Acts 1979, ch. 305, § 4; T.C.A., § 56-364.

Cross-References. Acquiring stock of other insurance company, § 56-3-303.

56-3-405. Acquisition and conveyance of real property.

Domestic insurance companies may acquire, hold and convey real property only for the following purposes and in the following manner:

  1. The land and the building on the land in which it has its principal office and  other real property that is requisite for its convenient accommodations in the transaction of its insurance business, the amount not to exceed ten percent (10%) of its admitted assets, subject, however, to the limitations of § 56-3-406;
  2. Real property that has been mortgaged to it in good faith by way of security for loans previously contracted or for moneys due;
  3. Real property that has been conveyed to it in satisfaction of debts previously contracted in the course of its dealings;
  4. Real property that has been purchased at sales on judgments, decrees, or mortgages obtained or made for those debts;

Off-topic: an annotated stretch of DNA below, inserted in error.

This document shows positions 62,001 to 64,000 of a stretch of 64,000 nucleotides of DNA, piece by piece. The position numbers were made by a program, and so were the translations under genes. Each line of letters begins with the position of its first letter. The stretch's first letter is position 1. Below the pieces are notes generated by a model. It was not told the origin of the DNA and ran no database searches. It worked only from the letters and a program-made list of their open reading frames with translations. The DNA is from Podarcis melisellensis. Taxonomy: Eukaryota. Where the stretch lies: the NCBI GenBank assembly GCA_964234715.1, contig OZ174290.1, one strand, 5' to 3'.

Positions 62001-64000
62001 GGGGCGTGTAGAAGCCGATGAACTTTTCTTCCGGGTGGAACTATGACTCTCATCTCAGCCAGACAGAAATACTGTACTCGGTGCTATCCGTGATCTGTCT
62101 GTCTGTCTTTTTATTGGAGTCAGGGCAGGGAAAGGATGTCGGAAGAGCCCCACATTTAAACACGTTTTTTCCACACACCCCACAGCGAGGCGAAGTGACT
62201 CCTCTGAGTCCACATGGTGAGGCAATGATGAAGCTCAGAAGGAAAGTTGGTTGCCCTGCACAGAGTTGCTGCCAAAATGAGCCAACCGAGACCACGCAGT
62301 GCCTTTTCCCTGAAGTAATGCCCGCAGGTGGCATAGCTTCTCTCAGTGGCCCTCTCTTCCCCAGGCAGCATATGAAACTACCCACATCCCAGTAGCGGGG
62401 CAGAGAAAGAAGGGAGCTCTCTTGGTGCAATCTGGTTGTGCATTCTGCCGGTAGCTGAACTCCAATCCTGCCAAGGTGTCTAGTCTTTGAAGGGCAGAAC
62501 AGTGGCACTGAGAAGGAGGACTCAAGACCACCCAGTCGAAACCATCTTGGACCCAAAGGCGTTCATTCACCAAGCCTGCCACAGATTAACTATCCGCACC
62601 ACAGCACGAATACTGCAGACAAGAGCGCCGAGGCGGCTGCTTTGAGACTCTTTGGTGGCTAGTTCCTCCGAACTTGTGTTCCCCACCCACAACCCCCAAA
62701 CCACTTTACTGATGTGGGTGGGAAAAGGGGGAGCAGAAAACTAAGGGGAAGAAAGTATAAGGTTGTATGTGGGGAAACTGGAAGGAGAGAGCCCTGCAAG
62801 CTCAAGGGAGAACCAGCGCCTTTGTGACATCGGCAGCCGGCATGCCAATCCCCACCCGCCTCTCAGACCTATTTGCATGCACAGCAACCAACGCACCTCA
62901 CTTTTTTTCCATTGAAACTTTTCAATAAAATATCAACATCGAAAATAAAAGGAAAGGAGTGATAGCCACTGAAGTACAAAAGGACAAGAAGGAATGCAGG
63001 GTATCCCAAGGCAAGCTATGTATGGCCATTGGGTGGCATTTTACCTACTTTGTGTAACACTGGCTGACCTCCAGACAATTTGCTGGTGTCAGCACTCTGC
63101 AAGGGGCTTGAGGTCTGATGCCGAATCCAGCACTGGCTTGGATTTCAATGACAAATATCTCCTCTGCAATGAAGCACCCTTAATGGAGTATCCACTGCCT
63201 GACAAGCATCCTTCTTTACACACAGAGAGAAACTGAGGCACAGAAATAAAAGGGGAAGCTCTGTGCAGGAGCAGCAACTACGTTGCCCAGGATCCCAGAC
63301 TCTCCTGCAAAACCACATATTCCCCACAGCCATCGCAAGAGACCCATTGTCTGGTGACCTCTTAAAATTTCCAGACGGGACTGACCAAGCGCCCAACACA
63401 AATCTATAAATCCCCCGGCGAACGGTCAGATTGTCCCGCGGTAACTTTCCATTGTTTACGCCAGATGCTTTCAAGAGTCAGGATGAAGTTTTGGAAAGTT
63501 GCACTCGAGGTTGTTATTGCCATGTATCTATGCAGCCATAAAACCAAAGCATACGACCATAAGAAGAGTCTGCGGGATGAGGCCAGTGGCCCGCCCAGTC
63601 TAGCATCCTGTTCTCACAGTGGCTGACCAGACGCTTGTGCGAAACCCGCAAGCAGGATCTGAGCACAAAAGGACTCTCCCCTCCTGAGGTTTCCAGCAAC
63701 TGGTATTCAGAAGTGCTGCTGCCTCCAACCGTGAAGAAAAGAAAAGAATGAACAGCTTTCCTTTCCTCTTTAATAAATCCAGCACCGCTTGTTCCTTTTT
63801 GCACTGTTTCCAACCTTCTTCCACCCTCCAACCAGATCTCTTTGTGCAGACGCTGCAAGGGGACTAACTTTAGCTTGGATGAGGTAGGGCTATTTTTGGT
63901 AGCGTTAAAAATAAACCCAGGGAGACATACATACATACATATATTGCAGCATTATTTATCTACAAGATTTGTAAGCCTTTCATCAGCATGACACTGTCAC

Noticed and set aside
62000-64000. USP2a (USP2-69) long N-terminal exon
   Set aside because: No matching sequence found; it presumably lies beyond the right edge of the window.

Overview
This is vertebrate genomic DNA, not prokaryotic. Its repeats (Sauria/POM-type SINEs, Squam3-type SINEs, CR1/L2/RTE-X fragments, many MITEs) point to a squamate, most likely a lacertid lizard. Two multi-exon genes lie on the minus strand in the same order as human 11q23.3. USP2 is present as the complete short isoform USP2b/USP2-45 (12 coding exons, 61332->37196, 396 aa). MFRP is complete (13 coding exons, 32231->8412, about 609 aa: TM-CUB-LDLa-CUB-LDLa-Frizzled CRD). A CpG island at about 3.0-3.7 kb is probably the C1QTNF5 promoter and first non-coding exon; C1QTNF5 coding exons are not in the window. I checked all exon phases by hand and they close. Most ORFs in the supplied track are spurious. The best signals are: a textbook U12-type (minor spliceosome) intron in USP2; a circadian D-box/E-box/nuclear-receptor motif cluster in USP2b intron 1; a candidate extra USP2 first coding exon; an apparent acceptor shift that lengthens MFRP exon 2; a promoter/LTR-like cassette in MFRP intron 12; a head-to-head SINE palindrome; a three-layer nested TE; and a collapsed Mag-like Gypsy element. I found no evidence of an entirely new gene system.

5. Real property that has been acquired for investment purposes; provided, that:
    1. No real property may be acquired or held under the authority of this section unless at the time of acquisition it is already improved and income-producing or unless it is improved with due diligence after acquisition so as to produce an income;
    2. The company shall not at any one (1) time have more than two percent (2%) of its admitted assets invested in a single piece or adjoining pieces of real property acquired or held under the authority of this section; and
    3. No investments under the authority of this section shall be made in hotels, club houses, garages, schools, factories erected and designed for special purposes or agricultural properties, without specific approval in advance by the commissioner; and